19. Ibid.; Jerry Hlass, interview by Mack Herring, 27 February 1996, notes, SSCHRC. According to Mr. Jerry Hlass, who at the time of the land acquisition was the NASA Headquarters person for the construction of the MTF, "The total cost that NASA paid for the land including the Administrative cost by the Corps of Engineers totalled $21.5 million for both the Fee Area and the Buffer Zone."
20. "First Option Signed," The (Bay St. Louis, MS) Sea Coast Echo (henceforth referred to as The Sea Coast Echo), 19 April 1962.
21. "Mrs. Kellar 1st to Sell," The Sea Coast Echo, 3 May 1962.
22. "Land Owners Body Formed," The Sea Coast Echo, 24 May 1962. For further information, see "Property Owners Report Concern By Senator Stennis," Picayune Item, 8 February 1963.
23. Editorial, The Sea Coast Echo, 24 May 1962.
24. Editorial, The Hancock County (MS) Eagle, 31 May 1962; Editorial, Picayune Item, 7 June 1962.
25. "Full, Adequate, Just," Picayune Item, 17 May 1962; "Senator Stennis Interested In Test Zone Prices," Picayune Item, 24 May 1962; "Stennis, Colmer Co-operate," The Hancock County (MS) Eagle, 26 July 1962.
26. "Hancock Landowners Complain of NASA Offers," The Daily Herald, 12 May 1962.
27. "Stennis Says Moving Expenses Assured," The Hancock County MS) Eagle, 2 August 1962; "Government to Refund Expenses of Moving Incurred by Landowners," The Hancock County (MS) Eagle, 15 November 1962.
28. "Senator Stennis Announces New Policy for Buffer Zone," Picayune Item, 6 September 1962; "Senator Stennis Announces New Policy," The Hancock County (MS) Eagle, 6 September 1962.
29. "Gainesville Gets Another 60 Days to Move," Picayune Item, 21 June 1962.
31. "Houses In Test Area May Be Moved Along Highways," Picayune Item, 24 May 1962; "Biggest Housemoving Project In History Of State Coming In MTO," Picayune Item, 14 February 1963; Pauline Whitehead, interview by Mack Herring, Hancock County, MS, 26 August 1994, notes, SSCHRC.
32. "International Paper Signs Pact To Sell Land To NASA," The Sea Coast Echo, 25 October 1962.
33. "Hundreds Jam Gainesville To Say Last Goodbyes To Town," Picayune Item, 30 August 1962.
34. "Shorty's Place Might Become Engineers' Base," Picayune Item, 26 July 1962; Mrs. Elwood Andrews, interview by Mack Herring, Picayune, MS, 16 January 1995, notes, SSCHRC. Electric power became scarce and disruptions common in the last days with most of the Coast Electric Power Association's customers moving out.
35. "Last Families Leave Gainesville as Government Technicians Move in to Launch Great Saturn Job," Picayune Item, 1 October 1962.
36. "Television Tells Story of Ending for Gainesville," Picayune Item, 17 January 1963.
37. Robert C. Seamans, Jr., to Harry H. Gorman, 10 December 1961, SSCHRC. See also MSFC, Management Manual, "Charter, Mississippi Test Operations," 10 December 1963, SSCHRC.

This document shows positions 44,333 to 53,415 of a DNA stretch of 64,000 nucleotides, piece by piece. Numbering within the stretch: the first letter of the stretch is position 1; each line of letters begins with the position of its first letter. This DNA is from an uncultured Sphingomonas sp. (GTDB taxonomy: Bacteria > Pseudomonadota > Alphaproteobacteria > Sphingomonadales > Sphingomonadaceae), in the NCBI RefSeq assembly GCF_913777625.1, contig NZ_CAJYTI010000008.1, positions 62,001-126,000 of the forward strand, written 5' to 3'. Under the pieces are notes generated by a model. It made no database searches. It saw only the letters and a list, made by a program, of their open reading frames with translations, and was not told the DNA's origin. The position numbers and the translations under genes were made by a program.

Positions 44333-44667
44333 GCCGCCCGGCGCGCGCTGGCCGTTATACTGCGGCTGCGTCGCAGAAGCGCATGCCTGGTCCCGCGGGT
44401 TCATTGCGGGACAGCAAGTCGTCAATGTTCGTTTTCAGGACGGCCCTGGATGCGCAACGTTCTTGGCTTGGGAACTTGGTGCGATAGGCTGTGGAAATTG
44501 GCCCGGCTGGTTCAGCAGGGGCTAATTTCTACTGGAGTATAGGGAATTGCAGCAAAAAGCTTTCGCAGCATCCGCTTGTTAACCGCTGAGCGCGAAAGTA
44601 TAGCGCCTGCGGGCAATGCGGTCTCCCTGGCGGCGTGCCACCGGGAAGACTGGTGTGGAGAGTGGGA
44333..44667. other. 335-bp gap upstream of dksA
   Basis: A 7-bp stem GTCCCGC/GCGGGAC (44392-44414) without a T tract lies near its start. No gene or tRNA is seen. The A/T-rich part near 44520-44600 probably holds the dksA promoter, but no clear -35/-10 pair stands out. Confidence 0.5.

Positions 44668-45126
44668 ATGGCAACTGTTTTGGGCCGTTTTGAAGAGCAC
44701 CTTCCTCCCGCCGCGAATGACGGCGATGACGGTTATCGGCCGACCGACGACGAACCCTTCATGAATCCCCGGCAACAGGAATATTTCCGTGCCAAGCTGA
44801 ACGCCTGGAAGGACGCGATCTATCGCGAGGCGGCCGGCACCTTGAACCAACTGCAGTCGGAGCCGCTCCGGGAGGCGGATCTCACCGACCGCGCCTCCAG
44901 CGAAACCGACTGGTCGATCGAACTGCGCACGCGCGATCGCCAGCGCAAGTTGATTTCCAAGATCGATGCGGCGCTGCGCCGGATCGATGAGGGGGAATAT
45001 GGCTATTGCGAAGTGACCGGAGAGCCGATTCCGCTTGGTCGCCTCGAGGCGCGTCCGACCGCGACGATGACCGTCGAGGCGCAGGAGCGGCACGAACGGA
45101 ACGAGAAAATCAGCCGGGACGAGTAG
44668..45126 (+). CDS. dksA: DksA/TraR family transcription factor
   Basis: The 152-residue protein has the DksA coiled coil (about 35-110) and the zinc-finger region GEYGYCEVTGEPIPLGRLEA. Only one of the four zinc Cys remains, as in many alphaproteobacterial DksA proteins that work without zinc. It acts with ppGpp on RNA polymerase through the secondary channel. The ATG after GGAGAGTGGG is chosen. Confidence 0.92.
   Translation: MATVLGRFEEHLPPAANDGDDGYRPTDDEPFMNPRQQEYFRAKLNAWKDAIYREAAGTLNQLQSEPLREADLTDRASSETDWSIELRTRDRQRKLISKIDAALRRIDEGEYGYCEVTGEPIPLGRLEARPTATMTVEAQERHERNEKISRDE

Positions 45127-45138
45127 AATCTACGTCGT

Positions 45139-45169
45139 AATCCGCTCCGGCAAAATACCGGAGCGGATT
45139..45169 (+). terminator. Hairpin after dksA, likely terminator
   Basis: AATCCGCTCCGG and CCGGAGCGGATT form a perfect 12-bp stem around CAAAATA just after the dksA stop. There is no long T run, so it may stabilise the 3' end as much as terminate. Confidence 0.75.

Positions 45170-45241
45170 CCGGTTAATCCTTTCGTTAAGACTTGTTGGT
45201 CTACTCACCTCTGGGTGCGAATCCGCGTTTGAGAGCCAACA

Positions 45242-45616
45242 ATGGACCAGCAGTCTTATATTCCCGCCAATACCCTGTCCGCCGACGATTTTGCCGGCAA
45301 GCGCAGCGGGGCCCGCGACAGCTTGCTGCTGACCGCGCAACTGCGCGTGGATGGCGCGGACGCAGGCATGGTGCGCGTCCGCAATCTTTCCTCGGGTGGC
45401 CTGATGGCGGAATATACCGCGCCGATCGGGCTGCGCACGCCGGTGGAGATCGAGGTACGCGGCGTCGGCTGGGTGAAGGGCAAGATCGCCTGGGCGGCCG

38. For transcript of conversation during which von Braun offered Fortune the position as the MTO's first facility manager, see Daily Journal of Werhner von Braun, 1962, "Telephone Conversation Dr. von Braun/ Captain Fortune" 2 February 1962, SSCHRC; MSFC Biographical Sketch, "William C. Fortune Manager of MTF," 1 November 1962, SSCHRC.
39. Leo Seal, Jr., interview by Mack Herring, Gulfport, MS, 27 September 1994, notes, SSCHRC; Roy Baxter, interview by Mack Herring, 5 January 1995, notes, SSCHRC.
40. "Von Braun Here, Ups NASA Flag," The Sea Coast Echo, 21 November 1962; "America's Renowned Space Chief and Aides Inaugurate NASA Test Facility Headquarters," Picayune Item, 22 November 1962; Daily Journal of Werhner von Braun, 1962 "Von Braun Itinerary" 12-20 November 1962, SSCHRC; and "NASA's Office In Charge of Woman With Local Kin," Picayune Item, 21 November 1962.
41. "Countdown at MTF," The Sea Coast Echo, 21 November 1962.
42. MSFC Press Release, 31 October 1962; "Weather, Sound Tests," The Sea Coast Echo, 27 September 1962. For good discussion of acoustic facility work at the MTO, see Lee Paul, interview by Steven Patterson, Bay St. Louis, MS, Mississippi Oral History Program, University of Southern Mississippi, vol. 393, 4 December 1991, SSCHRC.
43. Baxter, interview by Herring; "Buffer Property Owners Will Discuss Problems At Logtown," Picayune Item, 25 April 1962; Editorial, "Owners Act Restrained," Picayune Item, 31 May 1962.
44. "Roberson Sites Sold for $20,000 To Government," Picayune Item, 31 May 1962; "Star Route Farm Easement Brings $370,000," Picayune Item, 22 August 1963.
45. "Parade Rest At Napoleon Will Live As Beautiful Garden For Tourists," Picayune Item, 19 March 1964. Author attended the social gathering held at Parade Rest in honor of the senator during a visit that Stennis made to the area in the spring of 1963.
46. "Logtown PO End Noted," The Sea Coast Echo, 30 September 1963; and NASA-MTF Press Release, 30 September 1963, SSCHRC.
47. Baxter, interview by Herring; Ronald Bailey, "Moon Race Blots Out a Town," Life Magazine, 26 September 1964, p. 4.